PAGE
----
- Loss of species. Climate change is happening too quickly for many species to adapt. Not only is human life in danger, but many other species are under threat of extinction.
It’s clear to see that the climate crisis is threatening our way of life. Extreme weather conditions, flooding, and habitat destruction and loss are very real dangers to us all.
What does the future hold?
If left unchecked, the climate crisis will continue to get worse. Global temperatures will continue to rise, we’ll see more droughts and heatwaves, and hurricanes will become stronger and more intense. Additionally, sea levels are predicted to rise another 1-4 feet by 2100.
The website CarbonBrief has an infographic that shows the potential impacts of global increases in temperature due to climate change. A rise of 1.5°C over pre-industrial levels would be significant. A rise of 2°C would be disastrous, causing irreversible losses.
What’s being done about it?
Thankfully, there are those who are taking a stand. We now know the dangers that the climate crisis poses, and scientists, politicians, charities and activists are taking steps to halt it.
Here are some of the current initiatives that are helping to tackle climate change:
- The Paris Agreement. This global commitment aims to keep a global temperature rise ‘well below 2 degrees Celsius above pre-industrial levels.’ Countries must set targets and dates detailing what they’re doing to reduce emissions. For example, France plans to ban all petrol and diesel vehicles by 2040.
- Renewable energy. Our planet already provides us with lots of clean energy, and we’re getting better at harnessing it. Wind, solar, and hydroelectric power are becoming more widespread and efficient. For example, in the UK, offshore wind will generate over 10% of UK electricity by 2020.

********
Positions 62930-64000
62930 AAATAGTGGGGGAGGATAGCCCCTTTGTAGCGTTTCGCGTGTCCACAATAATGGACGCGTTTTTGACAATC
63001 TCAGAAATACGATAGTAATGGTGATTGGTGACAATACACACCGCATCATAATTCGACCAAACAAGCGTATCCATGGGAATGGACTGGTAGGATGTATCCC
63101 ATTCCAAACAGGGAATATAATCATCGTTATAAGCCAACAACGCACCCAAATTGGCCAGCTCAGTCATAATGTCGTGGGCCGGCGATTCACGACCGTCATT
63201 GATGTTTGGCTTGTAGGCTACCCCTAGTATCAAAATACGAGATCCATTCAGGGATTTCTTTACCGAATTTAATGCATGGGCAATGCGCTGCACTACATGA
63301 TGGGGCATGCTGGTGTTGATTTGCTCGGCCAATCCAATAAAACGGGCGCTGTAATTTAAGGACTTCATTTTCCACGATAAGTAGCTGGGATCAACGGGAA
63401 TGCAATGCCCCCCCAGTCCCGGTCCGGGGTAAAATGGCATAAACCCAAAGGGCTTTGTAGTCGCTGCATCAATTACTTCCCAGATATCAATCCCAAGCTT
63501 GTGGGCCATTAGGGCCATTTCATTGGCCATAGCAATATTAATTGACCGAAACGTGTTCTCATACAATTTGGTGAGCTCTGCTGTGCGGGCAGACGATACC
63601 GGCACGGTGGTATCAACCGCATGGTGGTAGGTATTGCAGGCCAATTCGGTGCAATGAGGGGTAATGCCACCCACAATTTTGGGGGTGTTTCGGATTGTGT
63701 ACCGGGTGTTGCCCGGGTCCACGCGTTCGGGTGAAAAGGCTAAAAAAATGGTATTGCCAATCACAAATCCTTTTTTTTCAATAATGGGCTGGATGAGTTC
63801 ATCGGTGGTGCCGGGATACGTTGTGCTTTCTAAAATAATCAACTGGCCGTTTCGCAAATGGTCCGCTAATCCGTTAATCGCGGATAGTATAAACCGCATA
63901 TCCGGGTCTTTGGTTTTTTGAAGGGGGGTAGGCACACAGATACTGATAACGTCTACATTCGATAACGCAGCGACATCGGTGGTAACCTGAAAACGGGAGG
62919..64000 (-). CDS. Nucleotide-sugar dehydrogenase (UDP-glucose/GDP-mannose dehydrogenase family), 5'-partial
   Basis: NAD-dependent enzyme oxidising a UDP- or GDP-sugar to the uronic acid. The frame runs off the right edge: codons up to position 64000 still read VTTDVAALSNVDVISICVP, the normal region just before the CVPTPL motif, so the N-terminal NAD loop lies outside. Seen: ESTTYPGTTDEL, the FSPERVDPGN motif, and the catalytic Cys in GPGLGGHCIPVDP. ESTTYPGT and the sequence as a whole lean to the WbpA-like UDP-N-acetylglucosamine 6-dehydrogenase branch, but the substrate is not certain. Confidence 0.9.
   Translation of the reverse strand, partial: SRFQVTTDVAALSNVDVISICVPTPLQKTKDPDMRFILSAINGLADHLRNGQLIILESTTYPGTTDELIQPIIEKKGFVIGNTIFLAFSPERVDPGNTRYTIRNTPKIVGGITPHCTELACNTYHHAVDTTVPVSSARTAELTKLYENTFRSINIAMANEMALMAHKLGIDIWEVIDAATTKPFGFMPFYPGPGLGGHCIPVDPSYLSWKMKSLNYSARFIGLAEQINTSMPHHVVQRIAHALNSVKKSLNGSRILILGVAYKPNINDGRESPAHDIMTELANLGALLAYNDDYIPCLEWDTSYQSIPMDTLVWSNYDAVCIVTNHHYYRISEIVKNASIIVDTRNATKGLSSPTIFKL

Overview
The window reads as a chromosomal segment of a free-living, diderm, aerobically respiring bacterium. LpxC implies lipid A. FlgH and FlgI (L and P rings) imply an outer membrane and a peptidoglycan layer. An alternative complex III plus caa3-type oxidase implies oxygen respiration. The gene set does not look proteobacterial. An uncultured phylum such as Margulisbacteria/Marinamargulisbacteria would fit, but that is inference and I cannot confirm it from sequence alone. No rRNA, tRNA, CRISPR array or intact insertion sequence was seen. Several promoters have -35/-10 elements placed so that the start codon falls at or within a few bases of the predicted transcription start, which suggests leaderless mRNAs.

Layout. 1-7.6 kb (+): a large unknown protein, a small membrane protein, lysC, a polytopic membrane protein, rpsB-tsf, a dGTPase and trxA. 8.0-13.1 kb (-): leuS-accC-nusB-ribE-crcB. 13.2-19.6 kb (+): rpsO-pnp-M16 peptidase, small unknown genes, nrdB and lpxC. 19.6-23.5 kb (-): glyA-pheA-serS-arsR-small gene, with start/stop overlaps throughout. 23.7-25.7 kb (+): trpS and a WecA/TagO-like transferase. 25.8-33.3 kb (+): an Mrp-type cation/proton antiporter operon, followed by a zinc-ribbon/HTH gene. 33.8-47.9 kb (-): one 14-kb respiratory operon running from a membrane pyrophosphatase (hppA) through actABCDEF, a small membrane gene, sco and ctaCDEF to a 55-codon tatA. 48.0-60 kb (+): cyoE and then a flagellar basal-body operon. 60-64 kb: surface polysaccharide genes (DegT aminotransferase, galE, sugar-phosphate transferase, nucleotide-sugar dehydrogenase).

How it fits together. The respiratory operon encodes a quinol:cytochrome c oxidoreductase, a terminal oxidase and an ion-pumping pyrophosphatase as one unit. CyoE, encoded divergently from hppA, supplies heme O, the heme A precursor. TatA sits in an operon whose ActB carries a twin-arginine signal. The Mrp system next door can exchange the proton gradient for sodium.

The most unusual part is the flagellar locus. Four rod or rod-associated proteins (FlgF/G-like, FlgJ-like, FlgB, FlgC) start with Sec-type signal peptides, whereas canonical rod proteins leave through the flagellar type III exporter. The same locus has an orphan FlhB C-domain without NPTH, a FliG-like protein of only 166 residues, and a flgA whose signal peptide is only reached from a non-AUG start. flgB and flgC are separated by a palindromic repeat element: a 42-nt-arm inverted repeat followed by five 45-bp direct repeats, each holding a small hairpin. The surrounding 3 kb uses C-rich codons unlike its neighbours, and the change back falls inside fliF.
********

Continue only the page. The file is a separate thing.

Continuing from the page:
- Rainforest conservation. Our rainforests are some of the best defences against climate change. Various charities are working towards protecting, regenerating, and sustainably managing these precious lands.
- Carbon reduction projects. CO2 emissions are the major contributing factor to the climate crisis. There are various projects aimed at reducing emissions and helping businesses become carbon neutral.
What can you do?
Regular people are also making changes to their lifestyles and helping to raise awareness about climate change. You’ve likely heard of Swedish student Greta Thunberg. She has become a figurehead for raising awareness about the current crisis.
We go into more detail about the subject in our article on How to reduce your carbon footprint. However, for now, here are some quick ways you can do your bit to reduce your carbon footprint (the amount of CO2 your lifestyle releases):
- Reduce car journeys. Try walking, cycling or taking public transport if your destination isn’t too far.
- Eat less meat. Meat and dairy are responsible for around 14% of climate-changing emissions. Try introducing more plant-based protein into your diet.
- Save energy at home. Turn off appliances, use energy-efficient bulbs, and encourage your household to switch to green energy suppliers.
- Buy sustainably. Try and buy locally-grown produce that isn’t shipped from across the world. The same goes for fashion – try and choose brands that put sustainability at the forefront.